Different work groups will generally go out together for a dinner and drinking party a few times a year. I had already gone with my middle school for the year end party, but this one was to celebrate the end of the school year. I opted to join one of my elementary schools for the night out.
I tend to concern myself with budgeting and money matters, so I’ll start by just saying how stupid expensive these parties are. Think of the nicest dinner you have ever had. Think of the most expensive bar tab you have ever run up. Was it worth it? Well, now consider the option of small portions of nicely presented, mediocre tasting food, and all you can drink (Sorry, you’ll need to chose from our very limited selection of basic drinks) for 120 dollars. The drinking aspect of it could be worth it, but you only have 2 hours. So, drinking to a degree that would ‘justify’ the price would essentially be drinking with the end goal of death. What baffles me most is that people don’t care, and are more than happy to buy into the highway robbery that these parties are. I honestly don’t even know where I could spend 120 dollars on one person in America. I also can’t wrap my mind around why someone doesn’t just say, “Hey guys, lets not order a course meal somewhere, but instead just go to a restaurant where can order as much of whatever we want, both food and drinks, and have it come up costing half as much!” This is Japan, and that sort of logic will always lose out to what is the norm. Ah well, what’s a month of groceries…
Financial woes aside, these shindigs are still a good time, and can be justified as a great opportunity to speak Japanese and relax with my peers in a way that doesn’t really happen at school. It’s still a formal event, but there is a lot of laughing and good times that goes with it. Although, with this particular one, it had to start a bit watery-eyed, since attention was brought to the teacher that had to leave to new schools. They gave some speeches and such at first, before we could dig into the food. After they were done, we all had to get these shot glass size glasses of beer so that we could kanpai. Kanpai is essentially the same as saying cheers, though its important not drink prematurely. I get the feeling that it is more about wishing the best to each other and the gathering, rather than just a cue to start drinking, as in the case of Cheers.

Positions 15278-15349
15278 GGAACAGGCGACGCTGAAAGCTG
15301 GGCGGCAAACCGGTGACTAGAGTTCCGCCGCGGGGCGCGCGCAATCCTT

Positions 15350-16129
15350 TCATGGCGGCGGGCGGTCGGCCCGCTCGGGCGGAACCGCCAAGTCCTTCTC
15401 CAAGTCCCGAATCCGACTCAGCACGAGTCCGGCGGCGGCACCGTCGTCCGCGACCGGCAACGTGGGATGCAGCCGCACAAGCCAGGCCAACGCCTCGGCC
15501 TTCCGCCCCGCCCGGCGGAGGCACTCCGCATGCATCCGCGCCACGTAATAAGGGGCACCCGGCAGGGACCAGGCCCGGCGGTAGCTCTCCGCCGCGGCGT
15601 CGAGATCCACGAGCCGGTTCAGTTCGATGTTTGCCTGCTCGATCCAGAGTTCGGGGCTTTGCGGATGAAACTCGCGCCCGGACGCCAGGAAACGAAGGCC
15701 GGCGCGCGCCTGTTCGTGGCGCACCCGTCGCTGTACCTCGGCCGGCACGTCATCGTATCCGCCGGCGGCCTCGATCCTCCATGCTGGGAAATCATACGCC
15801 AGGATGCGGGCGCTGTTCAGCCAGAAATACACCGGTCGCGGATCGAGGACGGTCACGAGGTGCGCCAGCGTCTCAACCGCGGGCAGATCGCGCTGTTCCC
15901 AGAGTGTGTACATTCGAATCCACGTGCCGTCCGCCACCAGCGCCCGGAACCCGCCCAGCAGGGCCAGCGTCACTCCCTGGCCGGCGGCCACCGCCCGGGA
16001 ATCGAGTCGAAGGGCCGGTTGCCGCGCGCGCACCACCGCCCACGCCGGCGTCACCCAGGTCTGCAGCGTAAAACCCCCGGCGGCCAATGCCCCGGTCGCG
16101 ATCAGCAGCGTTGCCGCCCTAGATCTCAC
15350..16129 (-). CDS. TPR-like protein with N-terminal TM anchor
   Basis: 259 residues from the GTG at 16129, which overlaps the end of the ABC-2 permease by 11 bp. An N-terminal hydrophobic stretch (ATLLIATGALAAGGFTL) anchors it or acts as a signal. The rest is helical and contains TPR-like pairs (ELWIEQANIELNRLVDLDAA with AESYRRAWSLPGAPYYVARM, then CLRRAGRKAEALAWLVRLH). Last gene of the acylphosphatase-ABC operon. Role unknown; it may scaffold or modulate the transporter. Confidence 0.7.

An interesting cultural aspect of drinking in Japan has to do with the pouring of alcohol, as well as the receiving of it. Generally, if someone notices that your glass is empty (or even if its not, thus prompting you to finish some or all to make room for more to be poured) they will tend to it. Pouring and receiving is always done with two hands on the glass or bottle. And when done, its polite to offer the same service to whomever you are with. This is especially initiated by the women, though there isn’t some sort stringent set of rules, so the men do this as well.
I really did enjoy myself though, I was really impressing myself with the Japanese I was speaking. And the teachers too, though I take that with a grain of salt. Complimenting one’s ability to speak Japanese and use chop sticks are their go-to compliments (both of which came out…) I mean, sure, I had some extra confidence on my side, but it really was coming out well enough to question and respond with relevance. My ability to compose sentences that employ proper grammar and appropriate word usage is far from a passing grade though, but if measured on functionality, its coming. I had some nice chats about things like living in Japan, American education, and good times with my friends.
Rather unfortunate placement of the bottles.
The course meal started with some thin meat, veggies, a little sashimi (raw fish), and an enormous shrimp. Later came an entire fish that had been pared and fried artfully, a plate of hairy crab and some sushi. Last came around of hot sake and ice cream. The sake was one of the nicest ones I’d yet had, and for some reason it was impressive to them that I enjoyed it. Despite what I said above, the food was pretty good, but the portions definitely don’t satiate an American appetite. After we left, a few of us went to do karaoke, which was fun too (especially since we were all treated to it by the vice principal. They really appreciated my Piano Man gusto to close out the event.
These sorts of outings are something I really enjoy about Japanese culture. America has going out for drinks with coworkers whenever, and Christmas parties at the office. But in Japan, these parties only happen a few times a year, and always with solid attendance, its just a bit more special. Also, participating in them makes me feel like I’m really getting a good exposure to Japanese culture that the average tourist will never see. Its these exposure that helps enforce in me that this is my life. For now, my life is living in Japan.